The relationship is charmingly feudal. I swear loyalty to Lord Staples by signing up for his rewards. A brisk but moving ceremony at the cash register – smiles, congratulations – is followed by welcoming salutations in my in-box.
Then one day, Lord Staples finds himself under siege from the grasping Earl of Office Depot. Lord Staples sends out a call for my dollars. I saddle up my war-car and muster with other customers to pay homage at Lord Staples’ big, boxy castle. I faithfully deploy my dollars in his behalf… and ride home – battered – lugging a box of paper and other spoils of war.
At some later date, Lord Staples grants me a free pen and a promise of future favors.
That’s how loyalty programs work.
Banks, restaurants, hotels, airlines – all promote such feudal arrangements. My objection is to their sheer complexity – also feudal. Am I exempt from service at harvest time? Do I owe Lord Staples my daughter for a few nights (or knights)? Does he get his third of my wheat before or after I beat it against the rocks?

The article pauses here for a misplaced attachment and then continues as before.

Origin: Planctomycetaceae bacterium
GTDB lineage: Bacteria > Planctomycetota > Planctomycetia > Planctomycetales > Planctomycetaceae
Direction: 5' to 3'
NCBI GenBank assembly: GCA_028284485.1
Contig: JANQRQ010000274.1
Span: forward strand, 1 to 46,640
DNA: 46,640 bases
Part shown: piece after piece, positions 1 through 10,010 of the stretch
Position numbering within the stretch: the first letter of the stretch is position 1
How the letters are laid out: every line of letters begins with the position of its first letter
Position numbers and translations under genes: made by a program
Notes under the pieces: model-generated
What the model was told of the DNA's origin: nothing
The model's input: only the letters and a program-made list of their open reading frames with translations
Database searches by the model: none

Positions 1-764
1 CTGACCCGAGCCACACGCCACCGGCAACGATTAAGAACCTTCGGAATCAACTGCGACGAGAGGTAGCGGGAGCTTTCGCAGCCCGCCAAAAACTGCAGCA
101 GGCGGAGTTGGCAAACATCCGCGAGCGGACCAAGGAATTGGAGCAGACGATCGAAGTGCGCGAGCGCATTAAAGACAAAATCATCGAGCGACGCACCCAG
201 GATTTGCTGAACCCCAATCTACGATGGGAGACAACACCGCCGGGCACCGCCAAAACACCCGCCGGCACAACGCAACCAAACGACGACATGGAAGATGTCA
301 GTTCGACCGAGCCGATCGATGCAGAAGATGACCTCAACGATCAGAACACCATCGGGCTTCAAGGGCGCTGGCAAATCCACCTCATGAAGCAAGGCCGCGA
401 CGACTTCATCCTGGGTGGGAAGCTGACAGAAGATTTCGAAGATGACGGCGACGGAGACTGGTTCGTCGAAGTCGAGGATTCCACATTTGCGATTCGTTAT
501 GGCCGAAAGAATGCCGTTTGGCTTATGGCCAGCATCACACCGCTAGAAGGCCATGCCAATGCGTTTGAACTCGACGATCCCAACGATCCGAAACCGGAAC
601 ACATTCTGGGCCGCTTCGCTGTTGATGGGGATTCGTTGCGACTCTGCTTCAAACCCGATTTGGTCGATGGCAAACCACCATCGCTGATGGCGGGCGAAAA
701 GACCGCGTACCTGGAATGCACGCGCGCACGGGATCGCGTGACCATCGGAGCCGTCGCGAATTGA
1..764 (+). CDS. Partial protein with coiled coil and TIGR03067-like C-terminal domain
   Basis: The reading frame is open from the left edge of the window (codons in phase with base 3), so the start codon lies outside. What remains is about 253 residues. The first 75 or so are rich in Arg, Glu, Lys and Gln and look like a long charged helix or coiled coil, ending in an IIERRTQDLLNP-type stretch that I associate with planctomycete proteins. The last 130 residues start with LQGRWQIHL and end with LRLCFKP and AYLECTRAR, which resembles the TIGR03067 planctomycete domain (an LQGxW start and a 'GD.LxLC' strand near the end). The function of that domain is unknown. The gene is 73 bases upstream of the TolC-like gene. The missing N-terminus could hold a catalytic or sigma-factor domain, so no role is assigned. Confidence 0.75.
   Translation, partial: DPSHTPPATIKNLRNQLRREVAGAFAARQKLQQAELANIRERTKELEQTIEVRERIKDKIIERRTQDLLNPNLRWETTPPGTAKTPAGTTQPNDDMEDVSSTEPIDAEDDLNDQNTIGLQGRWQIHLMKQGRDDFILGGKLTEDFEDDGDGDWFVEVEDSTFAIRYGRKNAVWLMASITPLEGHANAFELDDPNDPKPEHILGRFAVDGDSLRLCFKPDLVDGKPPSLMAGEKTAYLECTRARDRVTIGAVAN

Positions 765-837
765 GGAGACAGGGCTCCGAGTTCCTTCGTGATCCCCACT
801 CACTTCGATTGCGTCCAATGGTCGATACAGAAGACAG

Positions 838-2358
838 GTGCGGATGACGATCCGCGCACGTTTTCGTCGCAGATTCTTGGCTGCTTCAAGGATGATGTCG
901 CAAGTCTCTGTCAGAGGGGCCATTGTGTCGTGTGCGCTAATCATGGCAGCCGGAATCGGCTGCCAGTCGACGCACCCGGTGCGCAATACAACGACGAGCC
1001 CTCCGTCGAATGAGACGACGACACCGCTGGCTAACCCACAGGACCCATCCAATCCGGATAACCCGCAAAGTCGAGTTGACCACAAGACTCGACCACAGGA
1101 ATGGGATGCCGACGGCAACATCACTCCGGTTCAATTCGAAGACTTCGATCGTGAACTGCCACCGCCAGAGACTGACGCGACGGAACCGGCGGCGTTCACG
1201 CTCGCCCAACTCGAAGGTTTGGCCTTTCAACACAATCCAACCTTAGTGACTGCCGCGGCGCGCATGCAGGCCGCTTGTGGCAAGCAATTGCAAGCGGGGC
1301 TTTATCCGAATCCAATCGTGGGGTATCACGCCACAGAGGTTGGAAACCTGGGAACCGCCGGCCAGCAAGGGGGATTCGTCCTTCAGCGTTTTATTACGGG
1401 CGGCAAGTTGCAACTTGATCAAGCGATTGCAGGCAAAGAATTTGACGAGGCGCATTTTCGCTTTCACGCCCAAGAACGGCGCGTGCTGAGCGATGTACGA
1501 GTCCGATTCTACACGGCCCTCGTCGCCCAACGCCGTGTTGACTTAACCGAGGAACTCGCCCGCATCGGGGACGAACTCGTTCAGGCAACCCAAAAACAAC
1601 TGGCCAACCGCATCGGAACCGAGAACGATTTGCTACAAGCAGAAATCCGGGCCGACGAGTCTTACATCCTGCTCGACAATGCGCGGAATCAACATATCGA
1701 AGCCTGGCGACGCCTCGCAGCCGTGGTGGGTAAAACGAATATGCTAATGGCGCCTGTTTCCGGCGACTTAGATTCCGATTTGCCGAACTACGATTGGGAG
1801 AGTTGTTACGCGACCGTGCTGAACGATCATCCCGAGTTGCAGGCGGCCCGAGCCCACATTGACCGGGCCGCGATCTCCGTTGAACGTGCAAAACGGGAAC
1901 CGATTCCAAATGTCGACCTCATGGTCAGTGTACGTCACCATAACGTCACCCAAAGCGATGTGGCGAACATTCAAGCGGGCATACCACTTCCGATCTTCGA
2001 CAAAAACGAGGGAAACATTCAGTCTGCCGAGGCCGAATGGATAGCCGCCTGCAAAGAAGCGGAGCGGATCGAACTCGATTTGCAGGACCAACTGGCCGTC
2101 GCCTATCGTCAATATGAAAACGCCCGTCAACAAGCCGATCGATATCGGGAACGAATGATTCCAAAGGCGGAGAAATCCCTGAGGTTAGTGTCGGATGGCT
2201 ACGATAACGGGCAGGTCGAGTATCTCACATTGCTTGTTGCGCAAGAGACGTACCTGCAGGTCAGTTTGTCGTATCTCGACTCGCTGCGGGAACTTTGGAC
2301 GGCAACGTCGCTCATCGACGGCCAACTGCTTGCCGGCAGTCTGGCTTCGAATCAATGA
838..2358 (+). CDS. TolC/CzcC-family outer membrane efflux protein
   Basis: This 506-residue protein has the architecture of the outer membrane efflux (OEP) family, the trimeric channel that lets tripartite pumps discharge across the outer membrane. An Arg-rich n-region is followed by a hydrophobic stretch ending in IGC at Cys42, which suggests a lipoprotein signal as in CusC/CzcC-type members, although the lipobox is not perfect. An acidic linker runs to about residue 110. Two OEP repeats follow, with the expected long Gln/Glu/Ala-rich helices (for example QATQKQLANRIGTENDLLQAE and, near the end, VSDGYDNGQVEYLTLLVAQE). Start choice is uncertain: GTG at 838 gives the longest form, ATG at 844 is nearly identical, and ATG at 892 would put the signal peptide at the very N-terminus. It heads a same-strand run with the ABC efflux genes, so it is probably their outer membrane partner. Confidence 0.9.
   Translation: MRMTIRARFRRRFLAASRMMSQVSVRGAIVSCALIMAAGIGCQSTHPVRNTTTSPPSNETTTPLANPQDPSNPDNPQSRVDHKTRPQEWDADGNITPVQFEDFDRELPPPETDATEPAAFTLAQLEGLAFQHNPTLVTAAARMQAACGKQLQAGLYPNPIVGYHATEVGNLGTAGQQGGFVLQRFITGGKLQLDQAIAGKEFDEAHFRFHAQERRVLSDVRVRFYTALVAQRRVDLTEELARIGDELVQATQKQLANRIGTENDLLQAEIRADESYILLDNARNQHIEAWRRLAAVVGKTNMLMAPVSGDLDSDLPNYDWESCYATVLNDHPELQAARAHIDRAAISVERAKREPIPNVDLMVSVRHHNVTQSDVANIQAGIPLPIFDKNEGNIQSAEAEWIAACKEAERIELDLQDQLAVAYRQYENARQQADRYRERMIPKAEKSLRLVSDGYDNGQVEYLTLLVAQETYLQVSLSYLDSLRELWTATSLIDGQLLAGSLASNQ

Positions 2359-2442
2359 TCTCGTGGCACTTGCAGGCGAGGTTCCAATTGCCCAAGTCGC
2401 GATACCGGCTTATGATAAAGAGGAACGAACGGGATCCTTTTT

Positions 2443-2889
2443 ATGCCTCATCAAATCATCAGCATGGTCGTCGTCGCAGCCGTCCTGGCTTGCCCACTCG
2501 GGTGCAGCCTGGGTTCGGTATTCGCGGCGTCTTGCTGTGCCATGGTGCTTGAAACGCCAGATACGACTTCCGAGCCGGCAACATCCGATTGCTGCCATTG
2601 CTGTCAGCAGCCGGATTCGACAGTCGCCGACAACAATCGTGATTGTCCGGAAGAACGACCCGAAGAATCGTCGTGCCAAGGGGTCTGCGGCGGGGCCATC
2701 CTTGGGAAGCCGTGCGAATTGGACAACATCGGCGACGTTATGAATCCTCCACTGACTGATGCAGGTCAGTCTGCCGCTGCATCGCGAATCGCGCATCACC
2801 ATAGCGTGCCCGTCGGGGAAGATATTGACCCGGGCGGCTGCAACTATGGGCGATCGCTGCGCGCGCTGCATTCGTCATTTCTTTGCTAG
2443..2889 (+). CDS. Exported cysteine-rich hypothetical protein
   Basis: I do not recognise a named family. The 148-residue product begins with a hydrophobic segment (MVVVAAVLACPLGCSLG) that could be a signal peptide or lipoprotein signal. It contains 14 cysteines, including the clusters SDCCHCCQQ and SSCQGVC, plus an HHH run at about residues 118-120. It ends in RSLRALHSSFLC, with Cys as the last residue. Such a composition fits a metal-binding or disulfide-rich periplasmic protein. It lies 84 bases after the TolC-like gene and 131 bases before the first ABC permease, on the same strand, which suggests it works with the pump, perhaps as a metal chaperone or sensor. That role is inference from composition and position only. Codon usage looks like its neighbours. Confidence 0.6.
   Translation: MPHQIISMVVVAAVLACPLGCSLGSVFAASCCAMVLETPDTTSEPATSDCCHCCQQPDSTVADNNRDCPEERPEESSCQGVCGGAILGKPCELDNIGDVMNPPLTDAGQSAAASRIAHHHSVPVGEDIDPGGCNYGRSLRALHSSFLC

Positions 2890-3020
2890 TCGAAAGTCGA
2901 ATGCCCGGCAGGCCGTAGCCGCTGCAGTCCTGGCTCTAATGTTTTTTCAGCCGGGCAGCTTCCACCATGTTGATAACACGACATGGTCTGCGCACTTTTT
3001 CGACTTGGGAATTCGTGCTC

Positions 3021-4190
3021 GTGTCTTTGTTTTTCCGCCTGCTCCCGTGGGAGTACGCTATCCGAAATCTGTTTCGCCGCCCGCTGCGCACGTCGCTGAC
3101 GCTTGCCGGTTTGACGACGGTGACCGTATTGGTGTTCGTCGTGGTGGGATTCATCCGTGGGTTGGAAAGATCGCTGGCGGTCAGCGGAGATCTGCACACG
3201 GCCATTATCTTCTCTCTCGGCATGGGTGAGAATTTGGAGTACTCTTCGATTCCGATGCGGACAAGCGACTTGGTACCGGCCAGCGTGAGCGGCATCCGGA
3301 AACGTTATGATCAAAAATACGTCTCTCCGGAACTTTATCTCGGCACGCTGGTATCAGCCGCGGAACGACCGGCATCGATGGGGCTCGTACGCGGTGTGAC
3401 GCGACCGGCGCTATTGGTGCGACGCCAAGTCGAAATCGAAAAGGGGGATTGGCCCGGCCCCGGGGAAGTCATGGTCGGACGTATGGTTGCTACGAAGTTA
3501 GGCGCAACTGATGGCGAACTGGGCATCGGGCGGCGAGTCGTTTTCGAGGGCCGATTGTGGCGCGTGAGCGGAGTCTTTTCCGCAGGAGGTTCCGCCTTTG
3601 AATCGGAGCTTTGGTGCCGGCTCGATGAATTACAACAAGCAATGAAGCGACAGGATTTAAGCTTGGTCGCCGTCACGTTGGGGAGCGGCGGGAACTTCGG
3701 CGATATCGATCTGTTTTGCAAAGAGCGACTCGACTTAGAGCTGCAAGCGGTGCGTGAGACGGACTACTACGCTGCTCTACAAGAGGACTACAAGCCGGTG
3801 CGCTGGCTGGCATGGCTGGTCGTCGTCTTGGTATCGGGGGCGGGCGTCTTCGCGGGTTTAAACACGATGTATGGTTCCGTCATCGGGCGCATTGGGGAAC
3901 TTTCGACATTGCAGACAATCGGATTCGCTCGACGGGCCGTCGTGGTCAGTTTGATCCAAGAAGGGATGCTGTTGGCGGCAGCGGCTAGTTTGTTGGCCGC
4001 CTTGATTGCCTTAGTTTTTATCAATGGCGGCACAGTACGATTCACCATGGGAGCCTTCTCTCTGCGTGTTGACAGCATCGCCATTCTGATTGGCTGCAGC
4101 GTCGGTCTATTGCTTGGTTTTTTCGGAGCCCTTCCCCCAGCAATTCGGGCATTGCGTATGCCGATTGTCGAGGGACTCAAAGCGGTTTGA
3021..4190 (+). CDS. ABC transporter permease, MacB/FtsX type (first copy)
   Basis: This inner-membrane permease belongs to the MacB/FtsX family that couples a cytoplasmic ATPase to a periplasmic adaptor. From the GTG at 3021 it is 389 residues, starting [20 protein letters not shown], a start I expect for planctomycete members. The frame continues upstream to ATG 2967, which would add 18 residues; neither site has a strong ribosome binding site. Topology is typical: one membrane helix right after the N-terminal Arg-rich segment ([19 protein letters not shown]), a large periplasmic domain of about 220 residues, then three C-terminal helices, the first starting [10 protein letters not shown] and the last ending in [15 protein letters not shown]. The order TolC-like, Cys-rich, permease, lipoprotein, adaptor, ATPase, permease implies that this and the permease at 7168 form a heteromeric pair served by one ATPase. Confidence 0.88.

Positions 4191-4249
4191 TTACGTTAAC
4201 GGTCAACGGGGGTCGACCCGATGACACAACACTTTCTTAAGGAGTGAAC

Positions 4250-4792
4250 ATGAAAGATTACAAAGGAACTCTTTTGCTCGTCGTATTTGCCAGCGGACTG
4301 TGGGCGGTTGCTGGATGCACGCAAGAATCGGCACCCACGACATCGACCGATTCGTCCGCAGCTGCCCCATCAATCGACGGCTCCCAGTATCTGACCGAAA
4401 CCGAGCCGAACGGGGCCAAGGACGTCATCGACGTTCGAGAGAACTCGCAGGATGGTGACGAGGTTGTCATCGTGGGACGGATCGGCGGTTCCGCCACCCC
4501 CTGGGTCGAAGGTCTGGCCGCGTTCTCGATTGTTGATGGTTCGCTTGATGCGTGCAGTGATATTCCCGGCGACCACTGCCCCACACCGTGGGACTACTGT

With the Duke of Delta (here illustrated), the program has the typical complexities.
Note this handsome ad for the Duke of Delta’s pact. Great graphics – but such confusing terminology! “SkyMiles program”… “rollover elite miles”… “Medallion qualification level”…. “the new Diamond Medallion tier.”
Tough to figure out. I worry that, if I swear allegiance to the Duke of Delta, I might unwittingly be ceding over a beloved pet – or even a cherry tree – in exchange for one of these "medallions."